HC Deb 19 June 1902 vol 109 c1107

I beg to ask the First Lord of the Treasury whether he will explain why an Estimate of £100,000 has been placed on the Table of the House as the probable expense of the approaching Coronation, whereas the expense of the Coronation of William IV. only amounted to £45,000, and of Queen Victoria to £70,000; and whether, in accordance with the precedents on the occasions of the Coronations of George IV. and William IV., the assent of the House of Commons will be invited to this Estimate before the expense will be incurred.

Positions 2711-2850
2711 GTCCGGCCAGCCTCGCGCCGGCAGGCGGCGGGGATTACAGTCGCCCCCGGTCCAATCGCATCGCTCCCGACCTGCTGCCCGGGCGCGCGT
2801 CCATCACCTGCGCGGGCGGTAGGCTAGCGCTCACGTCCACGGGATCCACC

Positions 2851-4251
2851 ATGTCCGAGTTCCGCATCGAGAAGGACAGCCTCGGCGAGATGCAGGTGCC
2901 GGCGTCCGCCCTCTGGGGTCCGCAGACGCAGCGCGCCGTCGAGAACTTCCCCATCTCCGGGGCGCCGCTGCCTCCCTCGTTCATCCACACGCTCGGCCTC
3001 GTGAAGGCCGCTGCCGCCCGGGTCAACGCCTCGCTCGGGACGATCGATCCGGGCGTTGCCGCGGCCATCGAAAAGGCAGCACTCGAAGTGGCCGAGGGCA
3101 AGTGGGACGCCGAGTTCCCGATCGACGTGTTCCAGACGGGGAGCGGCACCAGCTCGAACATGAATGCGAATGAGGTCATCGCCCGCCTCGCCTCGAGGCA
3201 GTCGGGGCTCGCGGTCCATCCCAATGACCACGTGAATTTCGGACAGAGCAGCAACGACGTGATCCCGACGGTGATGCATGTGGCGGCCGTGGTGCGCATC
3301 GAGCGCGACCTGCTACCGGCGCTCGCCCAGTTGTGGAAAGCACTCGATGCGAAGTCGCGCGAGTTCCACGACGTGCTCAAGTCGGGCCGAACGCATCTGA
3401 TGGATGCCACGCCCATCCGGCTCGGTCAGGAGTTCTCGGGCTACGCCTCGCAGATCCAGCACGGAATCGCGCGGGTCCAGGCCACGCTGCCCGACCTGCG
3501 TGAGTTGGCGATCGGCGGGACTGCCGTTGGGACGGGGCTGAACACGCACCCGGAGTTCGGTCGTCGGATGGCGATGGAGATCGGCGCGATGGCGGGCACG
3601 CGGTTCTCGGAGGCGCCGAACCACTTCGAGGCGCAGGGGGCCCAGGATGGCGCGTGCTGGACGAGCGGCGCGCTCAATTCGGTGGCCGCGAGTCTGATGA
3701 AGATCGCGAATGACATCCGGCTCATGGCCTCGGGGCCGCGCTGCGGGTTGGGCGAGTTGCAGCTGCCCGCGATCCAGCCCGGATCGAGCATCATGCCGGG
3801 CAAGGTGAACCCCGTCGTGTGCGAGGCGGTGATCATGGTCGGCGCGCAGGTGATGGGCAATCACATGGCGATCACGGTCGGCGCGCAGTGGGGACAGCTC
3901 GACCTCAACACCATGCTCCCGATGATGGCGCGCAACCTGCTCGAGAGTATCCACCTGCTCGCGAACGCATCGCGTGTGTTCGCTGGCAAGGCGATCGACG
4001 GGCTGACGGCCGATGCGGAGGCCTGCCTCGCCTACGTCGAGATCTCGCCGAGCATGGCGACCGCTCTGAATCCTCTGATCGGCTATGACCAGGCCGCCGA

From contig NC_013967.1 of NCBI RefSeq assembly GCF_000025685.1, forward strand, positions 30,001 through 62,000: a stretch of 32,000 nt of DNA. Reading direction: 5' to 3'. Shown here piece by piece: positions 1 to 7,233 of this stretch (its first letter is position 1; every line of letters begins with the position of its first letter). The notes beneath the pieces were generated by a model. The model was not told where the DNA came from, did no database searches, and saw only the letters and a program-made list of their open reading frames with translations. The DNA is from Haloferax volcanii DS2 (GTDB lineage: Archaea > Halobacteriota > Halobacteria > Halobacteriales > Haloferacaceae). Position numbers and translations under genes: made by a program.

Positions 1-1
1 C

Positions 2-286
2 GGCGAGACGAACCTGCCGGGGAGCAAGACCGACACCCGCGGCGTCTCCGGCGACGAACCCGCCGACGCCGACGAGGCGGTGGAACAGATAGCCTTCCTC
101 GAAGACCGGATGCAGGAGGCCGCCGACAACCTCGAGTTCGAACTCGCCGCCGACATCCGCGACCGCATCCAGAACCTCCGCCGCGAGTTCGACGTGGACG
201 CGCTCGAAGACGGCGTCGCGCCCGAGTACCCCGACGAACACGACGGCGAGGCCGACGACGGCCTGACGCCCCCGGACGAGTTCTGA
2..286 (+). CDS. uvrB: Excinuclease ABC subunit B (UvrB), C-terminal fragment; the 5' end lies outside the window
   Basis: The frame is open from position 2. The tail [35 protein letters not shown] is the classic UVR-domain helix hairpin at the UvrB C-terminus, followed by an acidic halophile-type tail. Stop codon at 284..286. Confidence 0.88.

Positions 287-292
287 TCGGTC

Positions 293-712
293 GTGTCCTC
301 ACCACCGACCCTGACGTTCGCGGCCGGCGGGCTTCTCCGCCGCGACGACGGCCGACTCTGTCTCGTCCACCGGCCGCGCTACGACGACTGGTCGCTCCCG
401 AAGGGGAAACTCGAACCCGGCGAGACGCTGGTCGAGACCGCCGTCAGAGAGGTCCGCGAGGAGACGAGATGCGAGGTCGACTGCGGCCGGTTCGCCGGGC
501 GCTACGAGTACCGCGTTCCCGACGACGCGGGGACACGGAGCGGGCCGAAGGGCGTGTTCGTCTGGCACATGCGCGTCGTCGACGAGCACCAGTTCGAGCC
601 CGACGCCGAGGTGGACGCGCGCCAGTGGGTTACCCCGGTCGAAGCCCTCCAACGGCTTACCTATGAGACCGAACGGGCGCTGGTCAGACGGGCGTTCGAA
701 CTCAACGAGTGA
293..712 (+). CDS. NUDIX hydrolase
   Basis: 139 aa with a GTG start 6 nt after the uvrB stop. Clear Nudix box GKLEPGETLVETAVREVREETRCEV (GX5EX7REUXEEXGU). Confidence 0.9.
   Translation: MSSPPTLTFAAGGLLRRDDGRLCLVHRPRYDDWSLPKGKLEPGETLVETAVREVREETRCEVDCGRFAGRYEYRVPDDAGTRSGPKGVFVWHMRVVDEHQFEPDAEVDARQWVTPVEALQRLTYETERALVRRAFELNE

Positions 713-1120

(Answer.) The Estimate of £100,000 was based partly on the cost of Queen Victoria's Coronation, and partly on the expenses incurred on the occasion of the Jubilee of 1897. It is evident that the circumstances attending the present Coronation are widely different from those attending the last Coronation; the arrangements for the entertainment of foreign and colonial guests being on a totally different scale. The amounts provided for the Coronations of George IV. and of William IV. appear to have been voted before the actual ceremonies took place, but this was not the case in 1838. The precedent of Queen Victoria will be followed on the present occasion, as the hon. Member will have expected from my reply yesterday.